A nation of readers: the lending library in Georgian England

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British Library, 2008 - History - 281 pages
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Reading was one of the defining obsessions of Georgian England—serving as both passionate interest and the natural focus for intensive criticism and controversy for the middle and upper classes of the day. It’s not surprising then that a proliferation of book lenders and booksellers would strike up a competition for the patronage of a generation of readers. This pioneering volume on the history of reading in eighteenth-century England explores the origins, organization, and impact of book clubs, reading societies, and subscription and circulating libraries, as well as the opportunities increasingly offered to readers by a variety of other collections—including those provided by religious, educational, and recreational institutions. A Nation of Readers compellingly argues that the proliferation of library facilities greatly increased the quantity and diversity of texts available. It also suggests that the resulting circulation of books on a previously unimaginable scale made possible the creation of a substantial and broadly based reading public, thereby adding immeasurably to the cultural vitality that so distinguished Georgian England and left its mark on literary generations to come.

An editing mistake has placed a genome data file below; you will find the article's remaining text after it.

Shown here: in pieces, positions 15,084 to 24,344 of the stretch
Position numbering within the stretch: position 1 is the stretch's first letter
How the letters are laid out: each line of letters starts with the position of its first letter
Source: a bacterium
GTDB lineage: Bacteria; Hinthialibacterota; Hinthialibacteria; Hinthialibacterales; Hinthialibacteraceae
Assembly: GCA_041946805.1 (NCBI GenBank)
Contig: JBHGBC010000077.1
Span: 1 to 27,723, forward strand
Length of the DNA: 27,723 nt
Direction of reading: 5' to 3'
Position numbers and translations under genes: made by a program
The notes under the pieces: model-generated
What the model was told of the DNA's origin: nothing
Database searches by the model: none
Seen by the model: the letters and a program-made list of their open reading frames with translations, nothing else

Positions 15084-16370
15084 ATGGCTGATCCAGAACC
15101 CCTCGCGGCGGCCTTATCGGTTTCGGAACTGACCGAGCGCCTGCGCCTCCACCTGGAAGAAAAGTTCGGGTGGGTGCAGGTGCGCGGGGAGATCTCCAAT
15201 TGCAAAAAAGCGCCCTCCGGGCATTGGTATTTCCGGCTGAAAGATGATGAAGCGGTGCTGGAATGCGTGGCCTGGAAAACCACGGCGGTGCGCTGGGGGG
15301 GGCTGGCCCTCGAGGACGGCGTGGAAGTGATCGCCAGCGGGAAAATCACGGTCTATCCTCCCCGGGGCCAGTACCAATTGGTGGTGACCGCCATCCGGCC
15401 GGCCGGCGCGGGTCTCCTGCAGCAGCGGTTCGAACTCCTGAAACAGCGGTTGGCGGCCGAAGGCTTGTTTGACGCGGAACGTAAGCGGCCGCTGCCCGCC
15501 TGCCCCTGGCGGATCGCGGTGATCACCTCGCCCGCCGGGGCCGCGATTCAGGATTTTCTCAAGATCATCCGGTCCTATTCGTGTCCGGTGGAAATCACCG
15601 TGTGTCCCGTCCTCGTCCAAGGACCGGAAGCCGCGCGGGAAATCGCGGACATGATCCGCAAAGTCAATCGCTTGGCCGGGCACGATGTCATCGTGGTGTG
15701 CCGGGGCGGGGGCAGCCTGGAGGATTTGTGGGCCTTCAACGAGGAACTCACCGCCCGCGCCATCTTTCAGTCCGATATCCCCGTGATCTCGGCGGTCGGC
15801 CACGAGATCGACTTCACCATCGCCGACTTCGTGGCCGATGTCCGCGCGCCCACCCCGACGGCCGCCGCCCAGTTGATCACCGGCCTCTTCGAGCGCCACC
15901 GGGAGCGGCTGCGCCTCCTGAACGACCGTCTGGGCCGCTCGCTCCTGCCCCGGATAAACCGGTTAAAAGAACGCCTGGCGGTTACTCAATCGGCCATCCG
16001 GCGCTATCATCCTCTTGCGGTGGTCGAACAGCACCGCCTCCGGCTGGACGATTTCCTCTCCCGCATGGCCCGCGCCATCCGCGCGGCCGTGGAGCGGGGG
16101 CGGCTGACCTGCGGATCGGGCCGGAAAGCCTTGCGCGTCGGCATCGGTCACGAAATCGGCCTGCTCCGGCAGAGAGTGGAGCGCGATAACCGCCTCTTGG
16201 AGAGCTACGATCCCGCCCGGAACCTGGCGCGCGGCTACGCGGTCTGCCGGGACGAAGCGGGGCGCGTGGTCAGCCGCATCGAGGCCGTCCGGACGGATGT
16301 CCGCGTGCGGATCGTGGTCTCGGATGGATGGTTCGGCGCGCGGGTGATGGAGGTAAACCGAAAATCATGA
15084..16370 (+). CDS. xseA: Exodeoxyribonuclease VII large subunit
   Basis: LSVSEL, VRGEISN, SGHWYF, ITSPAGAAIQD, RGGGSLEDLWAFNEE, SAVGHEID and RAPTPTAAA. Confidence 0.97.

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Book Clubs
The Circulating Libraries
Other Institutional Collections

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About the author (2008)

David Allan is reader in history at the University of St. Andrews and has held visiting fellowships at several universities, including Harvard and Yale. His most recent books are Scotland in the Eighteenth Century: Union and Enlightenment and Adam Ferguson.

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